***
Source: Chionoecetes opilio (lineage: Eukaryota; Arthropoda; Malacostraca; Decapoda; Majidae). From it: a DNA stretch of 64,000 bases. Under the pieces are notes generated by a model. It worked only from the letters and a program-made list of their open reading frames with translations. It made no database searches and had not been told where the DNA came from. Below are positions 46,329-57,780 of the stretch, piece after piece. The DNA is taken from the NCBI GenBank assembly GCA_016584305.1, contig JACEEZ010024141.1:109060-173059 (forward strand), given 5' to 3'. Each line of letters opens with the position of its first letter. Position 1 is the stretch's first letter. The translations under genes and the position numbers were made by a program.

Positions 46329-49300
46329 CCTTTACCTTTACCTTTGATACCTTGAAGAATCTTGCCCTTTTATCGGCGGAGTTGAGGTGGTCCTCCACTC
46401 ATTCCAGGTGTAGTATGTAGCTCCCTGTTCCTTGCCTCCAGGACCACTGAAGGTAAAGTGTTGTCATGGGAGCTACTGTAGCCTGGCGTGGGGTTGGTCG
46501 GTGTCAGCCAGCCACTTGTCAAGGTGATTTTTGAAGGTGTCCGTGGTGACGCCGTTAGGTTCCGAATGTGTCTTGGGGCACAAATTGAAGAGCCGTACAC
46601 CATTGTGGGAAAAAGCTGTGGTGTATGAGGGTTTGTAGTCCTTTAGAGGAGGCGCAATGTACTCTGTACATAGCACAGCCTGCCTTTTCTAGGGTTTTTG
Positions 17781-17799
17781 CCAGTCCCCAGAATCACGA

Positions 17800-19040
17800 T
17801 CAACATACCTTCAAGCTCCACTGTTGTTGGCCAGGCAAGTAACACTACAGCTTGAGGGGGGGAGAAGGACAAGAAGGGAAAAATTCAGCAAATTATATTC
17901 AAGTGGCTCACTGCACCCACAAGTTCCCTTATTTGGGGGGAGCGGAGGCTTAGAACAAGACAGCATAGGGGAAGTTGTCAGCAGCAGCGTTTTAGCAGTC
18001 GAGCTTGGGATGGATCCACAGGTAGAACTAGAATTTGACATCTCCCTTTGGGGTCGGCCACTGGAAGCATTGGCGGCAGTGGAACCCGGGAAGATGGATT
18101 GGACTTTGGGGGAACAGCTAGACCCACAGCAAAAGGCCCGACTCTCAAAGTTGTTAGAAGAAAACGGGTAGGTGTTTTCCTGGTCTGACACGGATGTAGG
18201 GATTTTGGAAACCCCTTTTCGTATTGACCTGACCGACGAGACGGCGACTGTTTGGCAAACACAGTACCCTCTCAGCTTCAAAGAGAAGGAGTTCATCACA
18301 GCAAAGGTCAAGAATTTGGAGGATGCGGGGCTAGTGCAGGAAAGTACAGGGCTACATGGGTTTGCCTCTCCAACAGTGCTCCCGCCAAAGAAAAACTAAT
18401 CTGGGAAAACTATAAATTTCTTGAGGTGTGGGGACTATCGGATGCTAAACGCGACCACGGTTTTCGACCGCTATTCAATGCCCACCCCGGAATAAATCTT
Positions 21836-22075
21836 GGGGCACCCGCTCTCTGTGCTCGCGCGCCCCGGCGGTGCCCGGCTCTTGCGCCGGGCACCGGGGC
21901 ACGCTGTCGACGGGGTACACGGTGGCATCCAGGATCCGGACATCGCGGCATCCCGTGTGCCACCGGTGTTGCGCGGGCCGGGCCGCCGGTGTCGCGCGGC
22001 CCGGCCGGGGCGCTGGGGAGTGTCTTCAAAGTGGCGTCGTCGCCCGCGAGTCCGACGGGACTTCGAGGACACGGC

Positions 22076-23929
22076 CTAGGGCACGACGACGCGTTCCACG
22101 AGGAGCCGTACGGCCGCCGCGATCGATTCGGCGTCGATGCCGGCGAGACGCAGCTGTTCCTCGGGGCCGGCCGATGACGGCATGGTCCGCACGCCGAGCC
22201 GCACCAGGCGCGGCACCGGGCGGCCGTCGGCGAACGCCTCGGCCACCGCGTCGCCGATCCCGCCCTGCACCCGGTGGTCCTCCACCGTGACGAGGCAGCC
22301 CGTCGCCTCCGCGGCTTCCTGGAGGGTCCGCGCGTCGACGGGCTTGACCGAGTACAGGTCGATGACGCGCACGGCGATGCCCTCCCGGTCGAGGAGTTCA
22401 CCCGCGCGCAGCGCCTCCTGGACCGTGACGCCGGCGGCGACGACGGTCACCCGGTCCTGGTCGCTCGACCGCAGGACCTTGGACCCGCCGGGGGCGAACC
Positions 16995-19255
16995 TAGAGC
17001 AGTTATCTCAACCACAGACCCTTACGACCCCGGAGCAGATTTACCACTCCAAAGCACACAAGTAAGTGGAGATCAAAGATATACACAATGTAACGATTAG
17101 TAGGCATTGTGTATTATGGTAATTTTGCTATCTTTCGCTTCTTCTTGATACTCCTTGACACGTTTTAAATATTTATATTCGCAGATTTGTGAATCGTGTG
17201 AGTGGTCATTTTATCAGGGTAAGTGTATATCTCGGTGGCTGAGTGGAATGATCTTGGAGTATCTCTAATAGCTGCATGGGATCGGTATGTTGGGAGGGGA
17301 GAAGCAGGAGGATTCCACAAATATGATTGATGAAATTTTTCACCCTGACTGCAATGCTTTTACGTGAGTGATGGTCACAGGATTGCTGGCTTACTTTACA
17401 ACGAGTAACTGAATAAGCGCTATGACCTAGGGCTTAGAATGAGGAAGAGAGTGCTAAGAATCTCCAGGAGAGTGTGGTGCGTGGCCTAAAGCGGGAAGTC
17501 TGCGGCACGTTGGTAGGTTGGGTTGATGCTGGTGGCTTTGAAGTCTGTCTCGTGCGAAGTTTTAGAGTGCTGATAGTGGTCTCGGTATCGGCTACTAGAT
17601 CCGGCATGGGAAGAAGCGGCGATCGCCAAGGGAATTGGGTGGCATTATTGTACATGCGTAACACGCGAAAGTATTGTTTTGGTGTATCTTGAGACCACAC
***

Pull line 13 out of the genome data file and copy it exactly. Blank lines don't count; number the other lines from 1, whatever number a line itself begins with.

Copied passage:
18001 GAGCTTGGGATGGATCCACAGGTAGAACTAGAATTTGACATCTCCCTTTGGGGTCGGCCACTGGAAGCATTGGCGGCAGTGGAACCCGGGAAGATGGATT